Work-life balance in pandemic Europe

Employees have proven that working from home is a viable business solution; it’s now crucial that they are rewarded with greater flexibility and control over their work-life balance, argues David Casa.
Adobe stock

By David Casa

David Casa (MT, EPP) is rapporteur for Parliament’s report on work-life balance for parents and carers

26 May 2021

The Coronavirus pandemic has shocked systems far beyond the microscopic or biological level. Just as the virus hijacks cells and causes sickness, it has also made the world re-evaluate the many systems that were stunned by its rapid onset. Globally, diplomacy has been under tremendous pressure, with nations struggling to come to terms with the true extent of the virus. The pandemic has not only impacted relations at national and international level, but it has also wreaked havoc on all of our day-to-day routines. As parliamentary rapporteur for the work-life balance of parents and carers, I want to know how the pandemic has altered the dynamics of our relationship between work life and private life.

With the marked increase in the use and development of technology, the lines between work and private life have become increasingly blurred. Nothing could stop you reading your work emails by the beach on a weekend. Yet couldn’t this just as easily be seen as an advantage, that nothing could stop you reading your emails by the beach? Technology has made the workplace increasingly mobile, allowing us to work anywhere.

“If the lines between work and private life were being tested before, with the pandemic they vanished almost entirely”

These new dynamics have redefined work-life relations, and family protections needed to be enshrined in this context. Alas, no sooner did the pandemic arrive than that mobility was promptly shut down. In many situations, it became illegal to frequent the beach, let alone read emails there. But it also became illegal to read emails from the office. If the lines between work and private life were being tested before, with the pandemic they vanished almost entirely.

The result of this has been a mixed bag, and it would be unfair to dismiss it as a total disaster. After all, videoconferencing and working from home allowed business to carry on, in spite of the pandemic. Workers were able to keep their jobs by working online. Similarly, they were able to work without risking potentially fatal infections. It should be highlighted that not everyone has enjoyed this privilege. For this reason, EU Member State governments have done their utmost to prevent unemployment and install safety nets for people.

At the same time, the loss of boundaries deserves attention. I make no original observation in pointing out that getting up in the morning, having lunch, going to meetings, getting work done, helping children out with their homework, spending time with the family, doing chores, filling in paperwork, etc., are all often happening under the same roof.

When the Work-Life Balance Directive was being prepared, the pandemic was not a consideration. The Directive recognises not only the role of the father in raising children but also that women are still disproportionately affected by pay gaps and restricted access to work. This is particularly true during the pandemic.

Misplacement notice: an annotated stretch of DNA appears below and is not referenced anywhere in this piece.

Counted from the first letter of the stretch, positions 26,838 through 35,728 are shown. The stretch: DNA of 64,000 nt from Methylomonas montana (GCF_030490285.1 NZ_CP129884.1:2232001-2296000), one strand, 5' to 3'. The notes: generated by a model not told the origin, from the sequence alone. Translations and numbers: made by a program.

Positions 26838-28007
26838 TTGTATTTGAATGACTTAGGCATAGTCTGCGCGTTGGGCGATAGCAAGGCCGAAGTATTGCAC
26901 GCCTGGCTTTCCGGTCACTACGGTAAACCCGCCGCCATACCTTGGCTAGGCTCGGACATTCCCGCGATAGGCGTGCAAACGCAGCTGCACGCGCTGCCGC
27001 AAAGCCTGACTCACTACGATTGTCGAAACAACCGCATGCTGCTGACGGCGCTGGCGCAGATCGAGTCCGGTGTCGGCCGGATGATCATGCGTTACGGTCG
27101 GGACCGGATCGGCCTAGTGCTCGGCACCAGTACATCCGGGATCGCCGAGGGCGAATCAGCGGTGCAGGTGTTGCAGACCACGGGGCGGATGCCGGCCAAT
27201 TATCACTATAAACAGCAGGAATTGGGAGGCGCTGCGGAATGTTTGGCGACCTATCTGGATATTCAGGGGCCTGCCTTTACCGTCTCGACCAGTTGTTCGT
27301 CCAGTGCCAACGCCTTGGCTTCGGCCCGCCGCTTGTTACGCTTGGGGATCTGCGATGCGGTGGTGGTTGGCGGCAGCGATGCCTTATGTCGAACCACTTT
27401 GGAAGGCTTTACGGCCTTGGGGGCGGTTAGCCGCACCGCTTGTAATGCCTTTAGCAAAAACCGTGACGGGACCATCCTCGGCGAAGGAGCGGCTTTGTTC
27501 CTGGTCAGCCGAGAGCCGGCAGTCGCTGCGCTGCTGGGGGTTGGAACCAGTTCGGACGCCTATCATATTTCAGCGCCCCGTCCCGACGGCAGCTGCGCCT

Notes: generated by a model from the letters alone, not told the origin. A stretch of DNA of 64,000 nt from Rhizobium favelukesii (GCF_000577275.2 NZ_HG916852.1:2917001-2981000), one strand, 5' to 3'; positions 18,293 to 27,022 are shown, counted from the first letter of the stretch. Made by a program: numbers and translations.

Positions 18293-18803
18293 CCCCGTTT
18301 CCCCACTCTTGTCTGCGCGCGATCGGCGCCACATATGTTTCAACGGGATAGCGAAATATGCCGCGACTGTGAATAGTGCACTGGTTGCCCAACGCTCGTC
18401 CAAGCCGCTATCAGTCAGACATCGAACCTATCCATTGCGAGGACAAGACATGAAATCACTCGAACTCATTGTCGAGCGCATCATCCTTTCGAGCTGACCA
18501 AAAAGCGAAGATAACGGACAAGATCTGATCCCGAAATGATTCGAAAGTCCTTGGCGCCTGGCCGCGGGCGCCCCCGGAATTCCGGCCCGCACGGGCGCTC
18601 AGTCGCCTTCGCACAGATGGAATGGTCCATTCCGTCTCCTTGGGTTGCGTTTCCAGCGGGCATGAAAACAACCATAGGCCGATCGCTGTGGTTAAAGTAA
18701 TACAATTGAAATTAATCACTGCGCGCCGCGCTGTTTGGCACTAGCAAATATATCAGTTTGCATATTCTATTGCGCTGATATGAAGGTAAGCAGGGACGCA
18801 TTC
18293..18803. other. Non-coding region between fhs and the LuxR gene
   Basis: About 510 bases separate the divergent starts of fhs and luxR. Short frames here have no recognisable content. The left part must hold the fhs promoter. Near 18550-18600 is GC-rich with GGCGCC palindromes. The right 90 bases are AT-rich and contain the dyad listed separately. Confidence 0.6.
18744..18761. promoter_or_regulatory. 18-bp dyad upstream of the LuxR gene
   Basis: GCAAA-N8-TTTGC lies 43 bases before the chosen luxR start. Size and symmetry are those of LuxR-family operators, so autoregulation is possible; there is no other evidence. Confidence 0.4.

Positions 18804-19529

Fortunately, the aims that it set out to achieve are more relevant than ever within our current context. Despite lockdown measures, which have made some challenges harder, the goalposts have not moved. In fact, one of the core aims of the Directive is to protect parents and carers from having to choose between their employment and their families. This was done by granting the right to negotiate working conditions to allow for more flexible arrangements and more days off work.

The reality of the pandemic delivers good and bad news. The good news is that working from home was on the whole a successful experiment, despite rough edges that need smoothing. Remote working, previously regarded as an esoteric experiment, has now proven to yield viable options for businesses.

“Remote working, previously regarded as an esoteric experiment, has now proven to yield viable options for businesses”

As many parents can attest, the bad news is that office responsibilities and caring responsibilities sit together rather uncomfortably, with people having to do both simultaneously and without clear demarcation. In this context, overworking is a more accessible temptation, but so too are the consequences that come with it.

During lockdown, when leave days may seem less desirable, their importance cannot be understated. Studies show that overworking offers no productive economic or personal benefits. On the contrary; both physical and mental health suffer with little to show for it except stress and injury.

Over the past year, it has been shown that technology can be harnessed to achieve a healthy work-life balance; it is essential that we use it wisely. 
Crucially, the rights that the Work-Life Balance Directive offers can also be enjoyed during the pandemic. If the Directive’s purpose is to delegate control to workers on how they manage their work-life balance, then people should be empowered to take control of the added flexibility during these challenging times. 

Read the most recent articles written by David Casa - Work-life balance in the Coronavirus era

Share this page